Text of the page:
Senate Judiciary To Subpoena Jack Dorsey After Twitter Suspends Trump Campaign, House GOP Accounts Over Biden Scandal

Senate Judiciary To Subpoena Jack Dorsey After Twitter Suspends Trump Campaign, House GOP Accounts Over Biden Scandal

Tyler Durden

Thu, 10/15/2020 – 11:18

Update (1115ET): Senators Lindsey Graham and Ted Cruz have reportedly confirmed that the Senate Judiciary Committee will vote on Tuesday to issue a subpoena of Twitter’s Jack Dorsey.

As a reminder, here is Dorsey in 2018, testifying to Congress (emphasis ours):

Thank you Chairman Walden, Ranking Member Pallone, and the committee, for the opportunity to speak on behalf of Twitter to the American people. I look forward to our conversation about our commitment to impartiality, transparency, and accountability.

If it’s okay with all of you, I’d like to read you something I personally wrote as I thought about these issues. I’ll also tweet it out now.

I want to start by making something clear: we don’t consider political viewpoints, perspectives, or party affiliation in any of our policies or enforcement decisions. Period. Impartiality is our guiding principle. Let me explain why.

We believe many people use Twitter as a digital public square. They gather from all around the world to see what’s happening, and have a conversation about what they see.

Twitter cannot rightly serve as a public square if it’s constructed around the personal opinions of its makers. We believe a key driver of a thriving public square is the fundamental human right of freedom of opinion and expression.

Our early and strong defense of open and free exchange has enabled Twitter to be THE platform for activists, marginalized communities, whistleblowers, journalists, governments and the most influential people around the world. Twitter will always default to open and free exchange.

A default to free expression left unchecked can generate risks and dangers for people. It’s important Twitter distinguishes between people’s opinions and behaviors, and disarms behavior intending to silence another person, or adversely interfere with their universal human rights.

We build our policies and rules with a principle of impartiality: objective criteria, rather than on the basis of bias, prejudice, or preferring the benefit to one person over another for improper reasons. If we learn we failed to create impartial outcomes, we work hard to fix.

In the spirit of accountability and transparency: recently we failed our intended impartiality. Our algorithms were unfairly filtering 600,000 accounts, including some members of Congress, from our search auto-complete and latest results. We fixed it. But how did it happen?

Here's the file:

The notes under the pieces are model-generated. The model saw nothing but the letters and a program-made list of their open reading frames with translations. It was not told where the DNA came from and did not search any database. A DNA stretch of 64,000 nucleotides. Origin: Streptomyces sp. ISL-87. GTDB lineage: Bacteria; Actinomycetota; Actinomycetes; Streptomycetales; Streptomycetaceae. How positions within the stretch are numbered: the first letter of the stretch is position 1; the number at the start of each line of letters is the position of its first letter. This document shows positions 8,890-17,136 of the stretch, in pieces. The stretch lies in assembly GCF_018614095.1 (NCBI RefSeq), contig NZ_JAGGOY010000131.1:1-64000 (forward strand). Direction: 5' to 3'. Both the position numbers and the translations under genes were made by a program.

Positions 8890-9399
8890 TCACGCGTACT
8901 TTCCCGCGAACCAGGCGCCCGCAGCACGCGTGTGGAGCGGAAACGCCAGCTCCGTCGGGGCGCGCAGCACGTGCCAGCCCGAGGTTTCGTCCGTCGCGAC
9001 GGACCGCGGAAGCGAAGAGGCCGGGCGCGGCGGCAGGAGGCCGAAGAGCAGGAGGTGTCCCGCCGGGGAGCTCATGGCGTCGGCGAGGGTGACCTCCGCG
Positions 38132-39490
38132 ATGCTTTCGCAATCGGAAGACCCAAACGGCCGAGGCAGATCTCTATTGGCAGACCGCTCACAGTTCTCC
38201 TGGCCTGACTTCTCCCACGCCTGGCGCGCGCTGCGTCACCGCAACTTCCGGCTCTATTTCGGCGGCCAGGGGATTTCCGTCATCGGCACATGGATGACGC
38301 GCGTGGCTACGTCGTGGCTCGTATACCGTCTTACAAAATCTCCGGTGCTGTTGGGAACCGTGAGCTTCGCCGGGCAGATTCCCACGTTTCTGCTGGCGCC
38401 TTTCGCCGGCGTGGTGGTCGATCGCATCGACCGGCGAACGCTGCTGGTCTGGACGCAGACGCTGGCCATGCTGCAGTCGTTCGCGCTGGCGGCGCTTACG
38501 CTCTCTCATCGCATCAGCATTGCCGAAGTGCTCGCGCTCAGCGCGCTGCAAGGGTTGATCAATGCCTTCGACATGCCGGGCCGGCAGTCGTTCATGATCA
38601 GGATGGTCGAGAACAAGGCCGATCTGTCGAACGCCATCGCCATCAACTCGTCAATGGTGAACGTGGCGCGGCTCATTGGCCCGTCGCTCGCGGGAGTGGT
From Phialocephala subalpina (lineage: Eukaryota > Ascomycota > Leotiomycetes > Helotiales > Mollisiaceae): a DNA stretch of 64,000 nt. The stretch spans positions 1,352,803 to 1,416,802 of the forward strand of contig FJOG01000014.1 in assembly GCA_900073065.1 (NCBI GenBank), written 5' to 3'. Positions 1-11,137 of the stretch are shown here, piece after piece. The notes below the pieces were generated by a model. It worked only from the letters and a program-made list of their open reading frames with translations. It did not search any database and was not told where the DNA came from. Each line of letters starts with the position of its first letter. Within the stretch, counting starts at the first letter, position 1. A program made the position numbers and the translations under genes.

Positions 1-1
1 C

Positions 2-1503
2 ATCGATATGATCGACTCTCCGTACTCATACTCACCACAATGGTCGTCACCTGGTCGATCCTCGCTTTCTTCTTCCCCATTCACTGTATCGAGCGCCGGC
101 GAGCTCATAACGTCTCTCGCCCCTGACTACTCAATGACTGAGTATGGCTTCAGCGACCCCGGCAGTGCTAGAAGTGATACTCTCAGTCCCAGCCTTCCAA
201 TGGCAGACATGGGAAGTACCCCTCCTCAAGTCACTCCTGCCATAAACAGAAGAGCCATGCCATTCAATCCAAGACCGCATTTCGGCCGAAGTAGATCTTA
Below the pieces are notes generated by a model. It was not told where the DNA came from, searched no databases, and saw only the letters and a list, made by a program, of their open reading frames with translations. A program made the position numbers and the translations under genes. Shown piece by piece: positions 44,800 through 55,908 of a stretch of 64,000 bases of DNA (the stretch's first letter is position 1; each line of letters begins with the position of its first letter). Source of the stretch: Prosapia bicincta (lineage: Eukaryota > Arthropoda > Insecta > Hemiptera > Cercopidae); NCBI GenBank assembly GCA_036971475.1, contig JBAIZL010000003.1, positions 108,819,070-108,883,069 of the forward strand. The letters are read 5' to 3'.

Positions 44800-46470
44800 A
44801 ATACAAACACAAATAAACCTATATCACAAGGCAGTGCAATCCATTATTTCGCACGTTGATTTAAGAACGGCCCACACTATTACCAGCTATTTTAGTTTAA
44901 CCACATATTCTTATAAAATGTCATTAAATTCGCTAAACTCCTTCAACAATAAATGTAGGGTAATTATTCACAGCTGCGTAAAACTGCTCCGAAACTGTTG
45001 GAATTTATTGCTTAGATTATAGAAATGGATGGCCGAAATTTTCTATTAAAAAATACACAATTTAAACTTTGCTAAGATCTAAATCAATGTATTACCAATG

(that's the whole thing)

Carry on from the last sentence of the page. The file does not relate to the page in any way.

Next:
Our technology was using a decision making criteria that considers the behavior of people following these accounts. We decided that wasn’t fair, and corrected. We‘ll always improve our technology and algorithms to drive healthier usage, and measure the impartiality of outcomes.

Bias in algorithms is an important topic. Our responsibility is to understand, measure, and reduce accidental bias due to factors such as the quality of the data used to train our algorithms. This is an extremely complex challenge facing everyone applying artificial intelligence.

For our part, machine learning teams at Twitter are experimenting with these techniques and developing roadmaps to ensure present and future machine learning models uphold a high standard when it comes to algorithmic fairness. It’s an important step towards ensuring impartiality.

Looking at the data, we analyzed tweets sent by all members of the House and Senate, and found no statistically significant difference between the number of times a tweet by a Democrat is viewed versus a Republican, even after our ranking and filtering of tweets has been applied.

Also, there’s a distinction we need to make clear. When people follow you, you’ve earned that audience. And we have a responsibility to make sure they can see your tweets. We do not have a responsibility, nor you a right, to amplify your tweets to audiences that don’t follow you.

What our algorithms decide to show in shared spaces, like search results, is based on thousands of signals that constantly learn and evolve over time. Some of those signals are engagement, some are the number of abuse reports. We balance all of these to prevent gaming our system.